If there’s one word that comes to the minds of David Lowe and Chris Triplett during Christmas, it’s “embellish.”
As the owners of the full-service floral boutique Edward on Saint Simons in the island’s Redfern Village, they know a thing or two about transforming a home into a holiday panorama.
The hallmark holiday colors of red and green adorned their island store Tuesday as they prepared for what will surely be one of the busiest seasons of the year. The wreaths and garland you’ll find at Edward on Saint Simons, though, aren’t the kind you’ll find just anywhere, Triplett said, the shop’s operating owner.
“What we sell is no comparison to big box stores. All it takes is just looking at it and people know,” Triplett said. “Of course, our price point is higher than what you find there, but not significantly.”
But before budding interior designers set about scooping up ornaments, garland and wreaths, Triplett said there are a few factors to consider when decorating a home.
“First, you have to decide whether you’re going to use fresh, or what we call ‘faux.’ Other people call it permanent, or silk.” Triplett said. “Fresh (trimmings) smells beautifully of the season, of course it’s natural, but it’s one season that it’s good, whereas faux can last year 10 years with proper storage.”
Faux wreathes, of course, aren’t made of real greenery and trimmings, but Triplett said that doesn’t mean a sacrifice in quality. And if the budget is tight, he has a suggestion of where to prioritize.
“If you’re on a budget, I would say you should focus on buying the best quality wreath for your front door, with the highest quality ribbon or bow,” he said. “You’re looking for something well made, something that looks real and has elements of real things like real pine cones. Find something that’s sturdy. We’re talking an investment of about $100 or more, but again, with proper care, that will last you 10 or 15 years.”
David Lowe, Edward on Saint Simons’ designing owner, added another tip for saving a little green this holiday season.
“Consider what you can gather from nature to be installed fresh in your home,” Lowe said. “(Look for) magnolia, native greenery, berries — then you can purchase the ribbon or other ornamentation to embellish it.”
Lowe also suggested using locally specific items like freshly picked cotton to add southern flair to holiday items.
You don’t have to stick to a traditional wreath, either, Triplett noted. Garland or swags — teardrop-shaped hanging garland arrangements — make a festive alternative, he added.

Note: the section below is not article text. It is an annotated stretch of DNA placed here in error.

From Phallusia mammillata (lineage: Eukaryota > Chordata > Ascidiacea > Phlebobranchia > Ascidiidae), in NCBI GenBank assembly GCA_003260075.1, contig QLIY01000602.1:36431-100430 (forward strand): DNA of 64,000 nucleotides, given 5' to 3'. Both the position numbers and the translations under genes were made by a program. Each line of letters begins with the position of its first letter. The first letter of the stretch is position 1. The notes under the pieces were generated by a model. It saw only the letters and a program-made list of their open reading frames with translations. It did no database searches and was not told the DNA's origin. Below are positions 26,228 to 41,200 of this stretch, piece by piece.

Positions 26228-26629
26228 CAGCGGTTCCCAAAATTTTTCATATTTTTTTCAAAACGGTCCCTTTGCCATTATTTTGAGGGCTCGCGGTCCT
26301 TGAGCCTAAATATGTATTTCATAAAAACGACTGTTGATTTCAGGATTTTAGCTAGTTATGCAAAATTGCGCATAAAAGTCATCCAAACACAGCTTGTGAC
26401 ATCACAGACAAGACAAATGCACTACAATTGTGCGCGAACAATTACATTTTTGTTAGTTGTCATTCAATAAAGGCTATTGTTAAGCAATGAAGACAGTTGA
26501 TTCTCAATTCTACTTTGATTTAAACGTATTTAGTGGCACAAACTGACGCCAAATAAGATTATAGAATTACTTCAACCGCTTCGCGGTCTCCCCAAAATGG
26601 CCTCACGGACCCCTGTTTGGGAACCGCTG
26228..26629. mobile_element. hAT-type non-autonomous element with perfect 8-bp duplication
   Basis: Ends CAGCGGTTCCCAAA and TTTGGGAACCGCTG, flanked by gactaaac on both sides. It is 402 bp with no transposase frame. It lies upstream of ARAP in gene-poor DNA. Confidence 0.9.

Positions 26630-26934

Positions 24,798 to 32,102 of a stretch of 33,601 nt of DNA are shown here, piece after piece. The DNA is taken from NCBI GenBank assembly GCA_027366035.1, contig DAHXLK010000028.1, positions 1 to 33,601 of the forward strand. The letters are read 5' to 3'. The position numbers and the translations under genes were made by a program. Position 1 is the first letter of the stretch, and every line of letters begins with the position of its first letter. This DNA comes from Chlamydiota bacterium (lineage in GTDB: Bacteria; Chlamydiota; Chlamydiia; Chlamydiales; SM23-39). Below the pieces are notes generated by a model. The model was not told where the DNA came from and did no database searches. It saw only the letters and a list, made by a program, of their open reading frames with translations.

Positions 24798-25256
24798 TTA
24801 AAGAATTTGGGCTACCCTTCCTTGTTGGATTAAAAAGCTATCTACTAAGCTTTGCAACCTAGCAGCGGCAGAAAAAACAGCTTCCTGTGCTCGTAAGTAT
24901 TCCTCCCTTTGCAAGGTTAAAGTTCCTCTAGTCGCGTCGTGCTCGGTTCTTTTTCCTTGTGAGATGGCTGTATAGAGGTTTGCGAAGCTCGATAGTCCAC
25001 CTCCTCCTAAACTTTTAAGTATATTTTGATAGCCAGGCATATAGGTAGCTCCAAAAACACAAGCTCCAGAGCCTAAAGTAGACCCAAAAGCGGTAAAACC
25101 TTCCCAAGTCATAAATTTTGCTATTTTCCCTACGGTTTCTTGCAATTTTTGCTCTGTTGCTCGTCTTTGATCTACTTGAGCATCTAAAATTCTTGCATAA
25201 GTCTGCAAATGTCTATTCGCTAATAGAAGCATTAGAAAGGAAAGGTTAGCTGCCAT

And don’t forget to make sure the neighbors see all your hard work.
“If it’s got beautiful lighting, you won’t need more lighting, but you can always add spot lighting and things like that. That’s the first focal point of your home, the front entry way,” Triplett said.
Once you’ve tackled your front door wreath, Triplett said the obvious next step is a Christmas tree. According to the National Christmas Tree Association, a trade organization representing the industry, people should think about a few factors if you decide to select a live tree.
First, knowing the amount of space you have to spare for a tree is crucial. Most commercial Christmas trees are trimmed at an 80 percent taper — meaning if the tree is 10 feet tall, it will be 8 feet wide. Just because a tree will fit vertically into a room doesn’t mean it’s going to fit horizontally, the association cautions on its website.
People can also use the website www.realchristmas trees.org to research types of trees — and here’s the pro tip: When selecting a tree, test it for freshness by running a branch through an enclosed hand. The needles shouldn’t come off easily, and the outer parts of the branches should be bendable. If the branches snap, the tree is too dry.
Don’t forget to make a plan about how you’ll get your tree home from the retail lot, and think a step further by asking the seller where you can dispose of it after the holidays are over.
But Christmas decorations don’t have to end with the tree, Triplett said.
“Find something for the dining table to tie it all together,” he said as a suggestion. “By that, I mean a candelabra or a mini-village of Christmas trees, or even a beautiful blue-and-white ceramic bowl filled with colorful ornaments.”
And if you’re really in the Christmas spirit, don’t forget the lawn.
“Outdoor lighting is important,” he said. “You can pick up simple 100-light strings at a hardware store, and that adds so much if you just pick two or three bushes that are equidistant. It adds so much more, and it lights up your house.”